555 astable temperature stability

Discussion in 'General Electronics Chat' started by wires 1, Nov 25, 2014.

  1. wires 1

    Thread Starter New Member

    Nov 21, 2014
    5
    0
    Hi

    I've been trying to temperature stabilise a 555 square wave oscillator (astable) at around 20Hz.

    I have chosen the SE555D as, I believe, it has the smallest negative temperature coefficient of all the 555s. I used 3 x 0.22 COG (NPO) SMD caps in parallel, a 39K fixed with a 3K3 and a 3K9 linear PTC thermistors in series. (see circuit diagram attached)
    For a 50/50 square wave output Pins 6 and 2 are connected together the resistor chain is to pin 3 and the caps to earth, pins 7 and 4 are not connected, pins 5 and 1 have a 0.1 COG (NPO) SMD cap across and pin 5 has a 0.1 COG (NPO) SMD cap to earth. I have used a 1N4148WS in the power supply for reverse polarity protection.
    This configuration gives me the stability I require - 20.05Hz at ambient, 19.92Hz, at +125 deg C. and 19.87Hz at -20 deg C on a single sided circuit board the size of a postage stamp.

    I’m pretty sure if you play around with the PTC thermistor values you could get even better stability.
     
  2. MrChips

    Moderator

    Oct 2, 2009
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    If you want better stability use a crystal controlled oscillator.
     
  3. wires 1

    Thread Starter New Member

    Nov 21, 2014
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    0
    G'day MrChips
    Never found a crystal controlled oscillator at 20Hz. When I did work with them (in radio transmitters) 40 years ago we had to have the crystals in 'ovens' to keep the frequency stable. Any improvement since then?
    Stability is fine for this use - the recipient will tolerate around a 2 Hz deviation from the expected frequency input but not much more.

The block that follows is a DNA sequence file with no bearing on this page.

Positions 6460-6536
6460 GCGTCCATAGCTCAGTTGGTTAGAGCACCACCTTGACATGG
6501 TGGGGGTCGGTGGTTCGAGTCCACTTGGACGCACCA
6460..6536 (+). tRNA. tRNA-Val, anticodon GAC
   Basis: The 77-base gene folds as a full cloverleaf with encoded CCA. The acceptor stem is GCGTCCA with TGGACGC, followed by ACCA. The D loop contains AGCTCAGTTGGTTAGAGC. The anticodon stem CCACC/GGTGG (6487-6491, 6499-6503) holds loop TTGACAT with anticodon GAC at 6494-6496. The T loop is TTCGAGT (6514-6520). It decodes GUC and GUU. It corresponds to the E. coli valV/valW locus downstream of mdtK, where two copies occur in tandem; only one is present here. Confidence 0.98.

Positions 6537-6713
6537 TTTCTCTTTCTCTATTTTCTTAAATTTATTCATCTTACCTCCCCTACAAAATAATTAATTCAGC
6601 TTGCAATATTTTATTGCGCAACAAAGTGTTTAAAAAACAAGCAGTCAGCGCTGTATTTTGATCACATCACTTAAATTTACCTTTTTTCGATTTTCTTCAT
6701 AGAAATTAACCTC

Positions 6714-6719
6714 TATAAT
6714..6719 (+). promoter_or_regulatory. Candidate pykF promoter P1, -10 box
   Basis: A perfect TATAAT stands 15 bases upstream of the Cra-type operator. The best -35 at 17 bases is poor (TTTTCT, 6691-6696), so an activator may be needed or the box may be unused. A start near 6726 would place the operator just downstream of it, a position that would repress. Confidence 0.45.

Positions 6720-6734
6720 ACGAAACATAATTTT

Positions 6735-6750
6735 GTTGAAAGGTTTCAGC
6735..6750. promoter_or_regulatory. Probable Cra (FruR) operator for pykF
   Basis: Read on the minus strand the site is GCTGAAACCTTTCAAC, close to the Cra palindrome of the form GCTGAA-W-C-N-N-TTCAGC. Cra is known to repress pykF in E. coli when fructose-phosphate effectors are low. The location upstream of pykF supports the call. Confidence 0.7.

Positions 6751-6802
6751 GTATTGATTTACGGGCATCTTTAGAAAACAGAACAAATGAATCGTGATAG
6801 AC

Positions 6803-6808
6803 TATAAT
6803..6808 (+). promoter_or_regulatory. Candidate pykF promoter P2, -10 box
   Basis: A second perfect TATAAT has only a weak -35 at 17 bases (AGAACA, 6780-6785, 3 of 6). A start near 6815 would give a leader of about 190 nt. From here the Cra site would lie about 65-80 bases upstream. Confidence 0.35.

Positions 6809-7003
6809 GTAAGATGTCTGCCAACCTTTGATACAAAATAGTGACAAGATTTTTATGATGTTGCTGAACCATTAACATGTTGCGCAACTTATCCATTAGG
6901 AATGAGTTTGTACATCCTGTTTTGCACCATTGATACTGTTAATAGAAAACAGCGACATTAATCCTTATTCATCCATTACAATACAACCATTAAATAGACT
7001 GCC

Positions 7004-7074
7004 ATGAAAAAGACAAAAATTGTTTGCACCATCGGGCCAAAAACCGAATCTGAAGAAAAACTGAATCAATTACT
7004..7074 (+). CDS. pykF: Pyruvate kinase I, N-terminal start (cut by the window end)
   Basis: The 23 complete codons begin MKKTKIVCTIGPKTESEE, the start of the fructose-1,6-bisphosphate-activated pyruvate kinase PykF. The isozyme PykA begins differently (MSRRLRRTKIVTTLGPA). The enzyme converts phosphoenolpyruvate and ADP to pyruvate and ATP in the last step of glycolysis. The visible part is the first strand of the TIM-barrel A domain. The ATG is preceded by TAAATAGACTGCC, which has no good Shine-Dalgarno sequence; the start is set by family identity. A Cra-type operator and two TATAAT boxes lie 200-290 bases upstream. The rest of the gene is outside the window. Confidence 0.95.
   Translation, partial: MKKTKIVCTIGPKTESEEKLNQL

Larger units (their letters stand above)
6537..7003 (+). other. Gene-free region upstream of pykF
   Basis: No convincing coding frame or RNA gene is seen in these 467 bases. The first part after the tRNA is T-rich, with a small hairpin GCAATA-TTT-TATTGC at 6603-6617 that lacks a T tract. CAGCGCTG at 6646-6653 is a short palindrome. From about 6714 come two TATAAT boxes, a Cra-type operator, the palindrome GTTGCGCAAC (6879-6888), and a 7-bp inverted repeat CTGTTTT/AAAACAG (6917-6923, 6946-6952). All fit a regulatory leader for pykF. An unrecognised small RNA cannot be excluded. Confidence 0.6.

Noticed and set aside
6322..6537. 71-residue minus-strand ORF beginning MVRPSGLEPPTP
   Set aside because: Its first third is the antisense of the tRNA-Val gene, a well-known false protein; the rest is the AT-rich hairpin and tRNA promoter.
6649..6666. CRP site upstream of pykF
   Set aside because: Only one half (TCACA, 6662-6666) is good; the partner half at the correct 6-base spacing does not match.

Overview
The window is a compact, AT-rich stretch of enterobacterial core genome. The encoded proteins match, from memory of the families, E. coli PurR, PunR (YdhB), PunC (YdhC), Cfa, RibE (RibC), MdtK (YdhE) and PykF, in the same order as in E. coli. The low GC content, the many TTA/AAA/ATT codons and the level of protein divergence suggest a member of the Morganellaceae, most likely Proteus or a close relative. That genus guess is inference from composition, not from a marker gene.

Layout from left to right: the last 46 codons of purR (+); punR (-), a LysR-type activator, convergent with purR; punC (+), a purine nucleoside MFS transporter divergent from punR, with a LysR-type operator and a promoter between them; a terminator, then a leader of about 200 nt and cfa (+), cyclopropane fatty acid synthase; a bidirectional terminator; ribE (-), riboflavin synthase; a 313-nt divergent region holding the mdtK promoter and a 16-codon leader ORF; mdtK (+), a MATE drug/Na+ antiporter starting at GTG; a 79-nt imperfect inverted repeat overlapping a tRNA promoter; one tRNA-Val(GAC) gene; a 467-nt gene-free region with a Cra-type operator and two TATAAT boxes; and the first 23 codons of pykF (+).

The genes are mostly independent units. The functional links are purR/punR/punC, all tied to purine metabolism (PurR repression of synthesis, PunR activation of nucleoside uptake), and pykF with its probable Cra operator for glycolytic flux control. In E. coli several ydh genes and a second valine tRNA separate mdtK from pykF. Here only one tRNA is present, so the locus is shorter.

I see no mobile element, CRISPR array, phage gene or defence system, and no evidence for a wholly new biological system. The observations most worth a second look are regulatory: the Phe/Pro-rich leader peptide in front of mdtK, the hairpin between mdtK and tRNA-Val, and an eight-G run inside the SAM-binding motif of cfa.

This is to drive an automotive circuit at battery voltage and must operate at the extreme range of temperatures found in the engine bay of a vehicle.
    K.I.S.S. It uses only 10 components and $$$s are important in manufacturing and sales.
     
  4. cmartinez

    AAC Fanatic!

    Jan 17, 2007
    3,555
    2,513
    Yes, there have been improvements, like the development of integrated OCXO's (oven controlled crystal oscillator) that will give you excellent stability... for a price.
    I suggest you use a simple crystal oscillator like this one, and then add a frequency divider circuit afterwards... that way you would get the 20 Hz you want, and with a high degree of precision too.
     
  5. wayneh

    Expert

    Sep 9, 2010
    12,090
    3,027
    I would be surprised that a 555 is not stable to within 10% of the target frequency, if you choose temperature-stable timing components. I know they drift around but I don't think it's anywhere near ±10%.
     
  6. MrChips

    Moderator

    Oct 2, 2009
    12,420
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    You don't need a temperature controlled crystal oscillator for what you need. A simple crystal oscillator will be stable to better than 10 parts per million. This is at least 1000 times better stability that a 555 timer circuit.

    A 10.5MHz crystal divided by a 19-stage binary counter will get you very close to 20Hz.

    A simpler solution would be to use a single chip MCU with any crystal and you can get exactly 20Hz, stable and accurate to 10ppm.
     
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